Canon® 5D Mark III, Including Canon® 5DS/5DSR Fast Start

Lesson 8 of 14

Shooting Menu

 

Canon® 5D Mark III, Including Canon® 5DS/5DSR Fast Start

Lesson 8 of 14

Shooting Menu

 

Lesson Info

Shooting Menu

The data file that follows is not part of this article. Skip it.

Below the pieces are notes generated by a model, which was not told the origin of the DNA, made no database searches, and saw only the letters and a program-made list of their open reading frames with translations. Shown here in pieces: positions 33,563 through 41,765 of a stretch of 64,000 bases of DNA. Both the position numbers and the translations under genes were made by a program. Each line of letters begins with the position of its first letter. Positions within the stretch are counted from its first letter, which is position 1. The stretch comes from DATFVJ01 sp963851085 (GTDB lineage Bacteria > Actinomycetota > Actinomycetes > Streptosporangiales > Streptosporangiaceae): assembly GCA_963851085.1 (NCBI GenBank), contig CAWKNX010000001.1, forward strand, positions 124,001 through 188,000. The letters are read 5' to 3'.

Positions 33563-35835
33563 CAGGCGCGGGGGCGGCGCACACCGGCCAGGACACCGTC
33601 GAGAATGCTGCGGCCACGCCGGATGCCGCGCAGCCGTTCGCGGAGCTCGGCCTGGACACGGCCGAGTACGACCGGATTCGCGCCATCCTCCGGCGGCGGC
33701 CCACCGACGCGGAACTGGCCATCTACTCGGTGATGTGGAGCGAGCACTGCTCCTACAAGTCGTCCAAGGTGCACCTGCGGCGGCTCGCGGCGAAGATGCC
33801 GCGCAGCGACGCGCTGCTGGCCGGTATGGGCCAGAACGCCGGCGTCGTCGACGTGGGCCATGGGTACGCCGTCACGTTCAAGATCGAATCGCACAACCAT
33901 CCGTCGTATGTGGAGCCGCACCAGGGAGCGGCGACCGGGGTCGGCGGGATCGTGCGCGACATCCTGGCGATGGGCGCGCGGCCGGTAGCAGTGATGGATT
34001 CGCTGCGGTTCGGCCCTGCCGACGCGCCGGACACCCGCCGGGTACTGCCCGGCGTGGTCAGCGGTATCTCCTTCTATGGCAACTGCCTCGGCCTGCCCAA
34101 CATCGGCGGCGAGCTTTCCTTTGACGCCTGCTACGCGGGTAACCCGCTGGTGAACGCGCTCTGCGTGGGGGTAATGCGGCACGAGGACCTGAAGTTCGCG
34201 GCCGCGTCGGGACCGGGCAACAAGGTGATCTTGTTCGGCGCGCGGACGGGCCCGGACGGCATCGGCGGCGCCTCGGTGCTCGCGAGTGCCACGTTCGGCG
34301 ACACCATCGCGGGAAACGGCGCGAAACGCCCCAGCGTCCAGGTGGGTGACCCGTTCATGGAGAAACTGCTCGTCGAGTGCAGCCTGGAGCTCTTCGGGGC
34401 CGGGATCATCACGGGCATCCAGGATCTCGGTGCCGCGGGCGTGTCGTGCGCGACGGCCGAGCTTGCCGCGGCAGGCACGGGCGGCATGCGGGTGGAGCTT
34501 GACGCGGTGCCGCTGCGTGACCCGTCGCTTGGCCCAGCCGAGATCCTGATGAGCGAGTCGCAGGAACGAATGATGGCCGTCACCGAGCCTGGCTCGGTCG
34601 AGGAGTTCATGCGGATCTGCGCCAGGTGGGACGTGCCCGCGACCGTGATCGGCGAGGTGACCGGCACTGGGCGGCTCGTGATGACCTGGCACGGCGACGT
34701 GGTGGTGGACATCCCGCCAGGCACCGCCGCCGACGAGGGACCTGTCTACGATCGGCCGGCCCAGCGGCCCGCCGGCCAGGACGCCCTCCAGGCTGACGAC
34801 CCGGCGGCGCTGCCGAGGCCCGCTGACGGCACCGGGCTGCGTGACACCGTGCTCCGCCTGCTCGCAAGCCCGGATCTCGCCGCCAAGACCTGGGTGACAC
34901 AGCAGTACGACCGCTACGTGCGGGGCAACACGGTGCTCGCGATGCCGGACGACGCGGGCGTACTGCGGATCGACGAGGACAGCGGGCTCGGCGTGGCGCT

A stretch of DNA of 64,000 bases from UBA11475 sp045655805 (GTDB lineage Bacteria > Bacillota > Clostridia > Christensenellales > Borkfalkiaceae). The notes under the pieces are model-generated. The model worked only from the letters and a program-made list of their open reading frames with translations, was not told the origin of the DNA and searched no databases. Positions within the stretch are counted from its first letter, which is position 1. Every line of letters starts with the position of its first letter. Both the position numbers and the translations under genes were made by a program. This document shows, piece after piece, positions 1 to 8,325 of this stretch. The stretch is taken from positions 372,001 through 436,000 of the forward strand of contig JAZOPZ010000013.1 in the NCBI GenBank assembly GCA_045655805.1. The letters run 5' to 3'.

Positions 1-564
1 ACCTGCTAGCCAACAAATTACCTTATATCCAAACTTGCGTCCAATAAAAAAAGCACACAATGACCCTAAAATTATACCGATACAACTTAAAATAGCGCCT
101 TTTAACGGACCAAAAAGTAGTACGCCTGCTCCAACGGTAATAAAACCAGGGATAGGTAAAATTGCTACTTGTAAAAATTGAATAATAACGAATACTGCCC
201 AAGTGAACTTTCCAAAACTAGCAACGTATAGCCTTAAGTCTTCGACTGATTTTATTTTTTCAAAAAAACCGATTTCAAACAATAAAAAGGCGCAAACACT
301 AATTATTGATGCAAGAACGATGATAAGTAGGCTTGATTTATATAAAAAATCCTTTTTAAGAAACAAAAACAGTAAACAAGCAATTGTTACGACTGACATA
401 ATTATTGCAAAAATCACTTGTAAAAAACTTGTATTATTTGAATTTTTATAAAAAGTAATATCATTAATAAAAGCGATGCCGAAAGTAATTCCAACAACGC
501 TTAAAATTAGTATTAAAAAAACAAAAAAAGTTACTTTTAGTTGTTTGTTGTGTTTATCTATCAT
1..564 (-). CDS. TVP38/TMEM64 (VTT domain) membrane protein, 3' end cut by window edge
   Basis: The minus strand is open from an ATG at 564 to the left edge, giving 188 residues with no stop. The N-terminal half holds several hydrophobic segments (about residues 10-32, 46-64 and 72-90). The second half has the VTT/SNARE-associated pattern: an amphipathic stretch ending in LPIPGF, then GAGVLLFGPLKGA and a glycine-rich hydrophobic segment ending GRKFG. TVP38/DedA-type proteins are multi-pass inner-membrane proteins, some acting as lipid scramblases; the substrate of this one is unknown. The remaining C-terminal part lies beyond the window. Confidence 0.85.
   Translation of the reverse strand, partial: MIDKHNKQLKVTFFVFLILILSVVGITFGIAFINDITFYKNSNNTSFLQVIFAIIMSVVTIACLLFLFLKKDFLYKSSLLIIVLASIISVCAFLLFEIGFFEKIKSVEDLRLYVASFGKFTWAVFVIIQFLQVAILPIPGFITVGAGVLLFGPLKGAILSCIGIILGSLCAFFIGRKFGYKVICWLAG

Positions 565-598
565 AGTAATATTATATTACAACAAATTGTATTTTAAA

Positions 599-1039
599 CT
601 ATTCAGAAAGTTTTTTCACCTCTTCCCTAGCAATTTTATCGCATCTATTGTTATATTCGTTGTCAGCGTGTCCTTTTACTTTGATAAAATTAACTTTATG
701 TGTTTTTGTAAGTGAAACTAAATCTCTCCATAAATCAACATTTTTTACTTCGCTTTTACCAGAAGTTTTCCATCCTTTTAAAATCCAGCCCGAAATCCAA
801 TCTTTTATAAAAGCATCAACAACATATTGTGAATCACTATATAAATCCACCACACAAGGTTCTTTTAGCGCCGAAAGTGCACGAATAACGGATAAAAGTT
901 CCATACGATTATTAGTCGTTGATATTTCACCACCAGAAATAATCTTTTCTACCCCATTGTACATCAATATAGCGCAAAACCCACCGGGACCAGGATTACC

I think this has like the prettiest menu any care fits you the best it's gotten tons of colors and they've added a lot of colored tabs then than previous cameras and so I think it's a very aesthetically nice looking uh, menu system, so you're gonna get the menu button and go ahead and kind of follow along here. What we have in here are different tabs of information, so information is grouped according to what it works well, and it is color coded for your easy convenience now each of these air kind of master tabs and there will be kind of subcategories within each of these. Now one of the things you do need to be really careful about on your camera remember we talk to the very beginning of the day about the a plus with all the child safety locks if you want put your camera in the a plus mode and go to the menu and you will find that you have hardly any options to choose from and the camera is trying to protect you from yourself. All right? So you're not going to be able to go in and mak...